Episode 12 - The Estrangement

(4 December 1975)
Writers: Michael Russnow & Tony Kayden.
Director: Harry Harris.
Music: Alexander Courage.


"Sometimes people's lives would become entwined with ours for a brief time and then because of change or growth or the passage of time their lives would take different paths and we would never see or hear of them again. But there were occasions when people we had known in the past would reappear. I remember one such occasion, and it took us completely by surprise".


Jim Bob and Elizabeth carry a bushel basket of corn as the rest of the family prepare for supper. Suddenly, a taxi arrives with Vera Walton and her son Floyd. They warmly welcome them, and ask where is her husband Wade. The adults go inside with Vera while the children play with Floyd. Inside, Vera says she wasn’t meant for the city, unable to get used to electric light and indoor plumbing. She says that Wade is different now, only coming home to sleep. He is working, but only seems to go to his job about half the time. She admits believing that Wade has lady friends. Vera hopes to stay with them until she can straighten things out. While the girls play with Floyd and the boys play catch, Olivia takes Vera to the shed. Jason brings in her suitcase, while Vera asks Olivia to fetch her baby.


At Ike’s, Ben asks if any mail has arrived for him. Ike, after smelling freshly ground coffee, says that a bill has arrived for John and five letters for him. Ike is curious as to where the letters came from, but Ben won’t tell him. Corabeth is in the back with one of her sick headaches, saying the she would be curious. Ben still won’t say. John-Boy arrives home to find Vera and Floyd sitting at the supper table while the family sits around the radio listening to Charlie McCarthy and Edgar Bergen. The family tells John-Boy that Wade isn’t with them. Vera confronts John-Boy, telling him she blames him for putting fool ideas into Wade’s head about dreaming to be a wood carver. She says that Wade has turned his back on his talent, on her and Floyd, and the rest of the Christian world.


John and John-Boy drive to visit Wade that night. At the same time, Wade leaves the Westham Woodworks. He meets Corky, who says that his Granddaddy Boone wants them to pick up some stuff tonight. Wade thinks it’s risky but Corky says it is worth it. They climb into the truck, carrying guns, worried that the sheriff might find them. John and John-Boy wait for Wade, and as they decide to leave Wade drives up. He wonders why Vera didn’t see them outside, and ignores them when John says Vera is not inside. Wade soon realizes that Vera is gone. John says that she is at their house. Wade doesn’t believe that she would pay for a taxi after always saying how “it cost too much”. Wade becomes angry when he finds out she is not visiting, but has left him after feeling he is not treating her well. He expects her back home by the time he returns from work tomorrow. As John and John-Boy leaves, Wade apologizes for his anger, and asks if Vera is okay (saying he loves his wife and baby).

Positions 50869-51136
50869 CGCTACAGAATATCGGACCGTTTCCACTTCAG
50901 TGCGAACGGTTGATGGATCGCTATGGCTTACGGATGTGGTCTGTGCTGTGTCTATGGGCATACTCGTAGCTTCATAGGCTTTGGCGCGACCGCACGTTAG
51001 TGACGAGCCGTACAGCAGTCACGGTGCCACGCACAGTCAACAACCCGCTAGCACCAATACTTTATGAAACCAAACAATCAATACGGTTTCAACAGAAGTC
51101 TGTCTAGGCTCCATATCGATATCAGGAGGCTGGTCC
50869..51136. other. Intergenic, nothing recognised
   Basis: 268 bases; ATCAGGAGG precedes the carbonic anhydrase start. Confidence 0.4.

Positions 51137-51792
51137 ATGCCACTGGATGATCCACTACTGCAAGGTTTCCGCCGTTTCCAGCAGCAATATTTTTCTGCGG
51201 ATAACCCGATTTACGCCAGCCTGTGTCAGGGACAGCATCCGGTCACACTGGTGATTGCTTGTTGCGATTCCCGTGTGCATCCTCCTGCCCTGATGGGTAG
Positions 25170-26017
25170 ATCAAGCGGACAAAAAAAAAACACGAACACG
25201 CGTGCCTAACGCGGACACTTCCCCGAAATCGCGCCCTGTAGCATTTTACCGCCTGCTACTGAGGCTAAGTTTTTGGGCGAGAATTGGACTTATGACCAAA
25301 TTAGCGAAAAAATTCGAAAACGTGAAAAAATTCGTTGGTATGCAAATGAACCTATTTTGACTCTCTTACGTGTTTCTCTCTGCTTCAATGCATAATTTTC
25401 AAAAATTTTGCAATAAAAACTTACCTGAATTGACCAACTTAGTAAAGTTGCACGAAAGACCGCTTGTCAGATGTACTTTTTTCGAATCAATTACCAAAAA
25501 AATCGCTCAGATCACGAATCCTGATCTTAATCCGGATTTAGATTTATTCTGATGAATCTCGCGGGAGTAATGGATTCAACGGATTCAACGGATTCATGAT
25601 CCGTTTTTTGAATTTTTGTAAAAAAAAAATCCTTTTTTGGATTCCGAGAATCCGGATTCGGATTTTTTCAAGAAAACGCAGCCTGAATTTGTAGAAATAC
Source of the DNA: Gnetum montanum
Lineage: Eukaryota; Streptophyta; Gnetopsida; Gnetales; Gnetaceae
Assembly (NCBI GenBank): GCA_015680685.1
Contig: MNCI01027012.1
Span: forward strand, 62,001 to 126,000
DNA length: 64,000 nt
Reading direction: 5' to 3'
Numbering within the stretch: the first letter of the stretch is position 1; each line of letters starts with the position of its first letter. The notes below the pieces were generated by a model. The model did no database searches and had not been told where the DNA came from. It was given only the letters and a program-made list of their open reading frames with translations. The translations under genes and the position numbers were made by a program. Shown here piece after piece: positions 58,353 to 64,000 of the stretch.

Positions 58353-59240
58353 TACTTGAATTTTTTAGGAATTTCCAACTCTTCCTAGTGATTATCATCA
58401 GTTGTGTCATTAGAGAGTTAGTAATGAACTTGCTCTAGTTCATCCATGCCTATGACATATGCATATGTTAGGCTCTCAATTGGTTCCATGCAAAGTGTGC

In the morning, Grandpa tells John that Grandma talked all night in her sleep. Mary Ellen asks if her Momma and Daddy ever fought when they first got married. John jokes by saying “every other day”. Erin comments that the best part of fighting is making up. Grandma wonders how she would know. Ben says that Erin and Mary Ellen read confession stories in bed. Vera comes in with Floyd. Jason says grace. They pass the pancakes while Vera said she used to sit at a Christian table with her husband. She gets upset and leaves, and Olivia goes after her.


Grandpa takes Ben, Jim Bob, and Elizabeth into the forest looking for scrub pine trees. He tells them about the rings of a tree that reveal its age. Ben tells his grandfather that he’s learned alot about pines, and says he has been working on something. Grandpa goes back while Elizabeth and Jim Bob race off with Ben. Ben tells them that he’s started “Walton Phenomenal Pines Enterprises” in order to sell seedlings in the flatland. He already has gotten orders from his advertisement in Grip magazine. Jim Bob and Elizabeth agree to help him, and to keep the idea a secret.


Wade is making spindles at his job along with another worker when the supervisor asks him to come into his office. The supervisor says that Wade is a good worker when he sets his mind to it. However, lately his work has been sloppy, and has been late to work. The supervisor tells Wade he knows about his moonlighting job, and Wade responds, saying it is none of his business. The supervisor says it is his business when it affects his work. Wade gets mad and tells the man to shove the job, and quits. Later Wade comes home with flowers and gifts for his wife. But, she is not home. Corky drives up saying that Grandpa Walton wants everything delivered now. They leave in the truck, hoping to bypass a roadblock.